Bekki was overwhelmed when she was given the monumental task of organizing and inventorying the stores, or warehouse. It is a 40 X 48 foot structure made of termite eaten studs and tarpaulin, it is stuffed with supplies. Again, some useful, much of it not useful. Much of it from Ebola days. We have enough Ebola PPE (personal protective equipment) to last for 20 years.

The state of the stores (central supply), before Bekki took over.

But, in her usual quiet, organized way she started the job. She got several young men who came to be known as Mrs. Scott’s guys to help her as they sorted, cleaned and discarded. Doug Abbot, a nurse from California, came to us for a year, and he has cheerfully taken on the role as her assistant (read taken over the job). He has taken over the inventory process, and does his best to make sure we don’t run out of supplies. Buford SDA Church near Atlanta Georgia helped us with funds to convert an unused area into a mini-warehouse that we climate controlled to preserve the material.

Now in her air conditioned office, Bekki is surrounded by neatly stacked and organized supplies.

So now we have some idea of what we have, and things that have been donated are being used before they outdate, or go bad. Our next goal is to take the three 40 foot containers we have and use them as the walls of a permanent 40X48 warehouse, part of which will be climate controlled. We can then return the current storage space to it’s intended purpose of labor and delivery.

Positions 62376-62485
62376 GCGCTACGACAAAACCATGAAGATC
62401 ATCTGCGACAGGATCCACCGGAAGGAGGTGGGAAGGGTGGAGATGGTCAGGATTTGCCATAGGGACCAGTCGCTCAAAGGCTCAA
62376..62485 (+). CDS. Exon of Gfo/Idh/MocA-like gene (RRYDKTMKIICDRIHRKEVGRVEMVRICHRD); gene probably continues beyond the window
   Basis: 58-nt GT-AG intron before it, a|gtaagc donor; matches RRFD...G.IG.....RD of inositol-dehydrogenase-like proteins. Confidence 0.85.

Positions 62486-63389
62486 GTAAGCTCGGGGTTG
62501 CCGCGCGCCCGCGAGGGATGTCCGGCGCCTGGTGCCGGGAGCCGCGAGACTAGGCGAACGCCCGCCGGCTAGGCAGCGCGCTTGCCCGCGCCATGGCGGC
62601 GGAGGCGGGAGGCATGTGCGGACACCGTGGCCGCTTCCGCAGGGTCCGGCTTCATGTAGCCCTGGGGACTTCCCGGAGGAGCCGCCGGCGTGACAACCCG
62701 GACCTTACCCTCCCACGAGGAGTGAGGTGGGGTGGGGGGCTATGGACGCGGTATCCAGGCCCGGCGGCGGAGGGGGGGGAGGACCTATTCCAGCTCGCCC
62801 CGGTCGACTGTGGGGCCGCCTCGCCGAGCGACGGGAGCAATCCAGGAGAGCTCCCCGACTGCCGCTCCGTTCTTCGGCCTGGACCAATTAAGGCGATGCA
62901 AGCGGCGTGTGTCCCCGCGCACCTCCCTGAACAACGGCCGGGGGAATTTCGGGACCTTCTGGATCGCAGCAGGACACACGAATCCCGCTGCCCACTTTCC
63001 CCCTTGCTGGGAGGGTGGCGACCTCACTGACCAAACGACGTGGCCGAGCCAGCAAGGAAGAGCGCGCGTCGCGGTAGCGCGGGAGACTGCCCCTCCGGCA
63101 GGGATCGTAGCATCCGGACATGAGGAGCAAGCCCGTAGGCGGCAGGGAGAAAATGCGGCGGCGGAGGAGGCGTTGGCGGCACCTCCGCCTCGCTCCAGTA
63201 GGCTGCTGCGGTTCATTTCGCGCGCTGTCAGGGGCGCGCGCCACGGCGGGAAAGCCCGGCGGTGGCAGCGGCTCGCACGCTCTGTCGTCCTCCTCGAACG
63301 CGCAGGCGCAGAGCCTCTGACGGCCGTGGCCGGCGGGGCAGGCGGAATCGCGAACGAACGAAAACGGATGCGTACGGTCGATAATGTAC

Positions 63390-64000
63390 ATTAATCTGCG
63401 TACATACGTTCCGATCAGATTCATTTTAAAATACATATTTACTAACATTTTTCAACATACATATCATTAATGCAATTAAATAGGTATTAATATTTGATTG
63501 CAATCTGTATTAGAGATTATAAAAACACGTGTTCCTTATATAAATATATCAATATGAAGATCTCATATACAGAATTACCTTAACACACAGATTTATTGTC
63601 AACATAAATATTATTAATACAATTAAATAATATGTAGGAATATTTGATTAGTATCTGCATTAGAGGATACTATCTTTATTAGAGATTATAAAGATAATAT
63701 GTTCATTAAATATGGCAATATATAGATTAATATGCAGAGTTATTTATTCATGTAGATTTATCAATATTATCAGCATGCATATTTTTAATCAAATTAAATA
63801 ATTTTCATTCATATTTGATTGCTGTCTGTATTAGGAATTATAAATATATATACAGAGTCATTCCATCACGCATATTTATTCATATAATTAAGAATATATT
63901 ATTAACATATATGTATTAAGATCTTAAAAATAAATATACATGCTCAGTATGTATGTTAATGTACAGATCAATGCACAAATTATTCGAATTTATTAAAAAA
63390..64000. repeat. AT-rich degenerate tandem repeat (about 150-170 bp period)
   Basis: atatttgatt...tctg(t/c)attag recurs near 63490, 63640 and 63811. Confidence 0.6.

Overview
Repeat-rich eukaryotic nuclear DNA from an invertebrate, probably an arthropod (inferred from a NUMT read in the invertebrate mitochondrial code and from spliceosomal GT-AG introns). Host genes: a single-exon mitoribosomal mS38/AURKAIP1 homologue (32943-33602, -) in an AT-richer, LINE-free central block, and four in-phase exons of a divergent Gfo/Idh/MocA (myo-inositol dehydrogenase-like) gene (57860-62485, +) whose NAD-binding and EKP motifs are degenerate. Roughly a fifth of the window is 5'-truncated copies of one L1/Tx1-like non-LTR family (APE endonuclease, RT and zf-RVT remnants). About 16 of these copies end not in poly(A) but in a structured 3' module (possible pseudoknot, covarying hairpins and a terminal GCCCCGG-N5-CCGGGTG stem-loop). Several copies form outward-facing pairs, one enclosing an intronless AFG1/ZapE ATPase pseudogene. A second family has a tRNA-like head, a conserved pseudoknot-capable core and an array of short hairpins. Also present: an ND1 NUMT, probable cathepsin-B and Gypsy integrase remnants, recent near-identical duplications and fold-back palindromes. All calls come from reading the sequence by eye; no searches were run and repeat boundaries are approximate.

Stay tuned for Part 2.

For more frequent, up to the minute short updates please follow us on Instagram or on Facebook, we are Scott N Bekki Gardner.

For those of you who are new to our blog please look around at the other pages, the “About” page tells a bit of who we are and our background, the “Definitions” page explains some terms that are used that some of you may not be familiar with, such as GC or AHI. The “Timeline” gives an idea of where we will be throughout the year, and the “Video” page has a video Bekki made of Koza Hospital as well as the videos she has made of Moundou, and now we are adding videos of Sierra Leone. Watch a real Ebola survivor tell his story. Watch our community health officer explain why the staff agreed to work in the Ebola Red Zone even after they lost 2 staff members to Ebola. There is also the Surgical Pictures Page, but be forewarned, it has some very graphic pictures, so if you don’t like blood and guts, stay away from that page. On the Projects and Donations pages you can find the projects we are working on and how to donate to the project that touches your heart. Finally, if you like our blog and want to receive each new post directly to your e-mail, please sign up with your e-mail in the subscribe box. It doesn’t cost anything, there is no commitment, it just makes it easier to follow us.

We welcome volunteers.

-Scott Gardner

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One thought on “Projects-Chapter 1

  1. What an amazing jobb Becki did with the storeroom (central supply)! Congratulations!

    I admire you soo much for the wonderful and HARD work you are doing far out in Africa. You left your comfortable situation at home to go out and serve these people in almost impossible situations.

    May the Lord bless you abundantly. He has not forgotten you.

    With much love from

    Gun in France

    >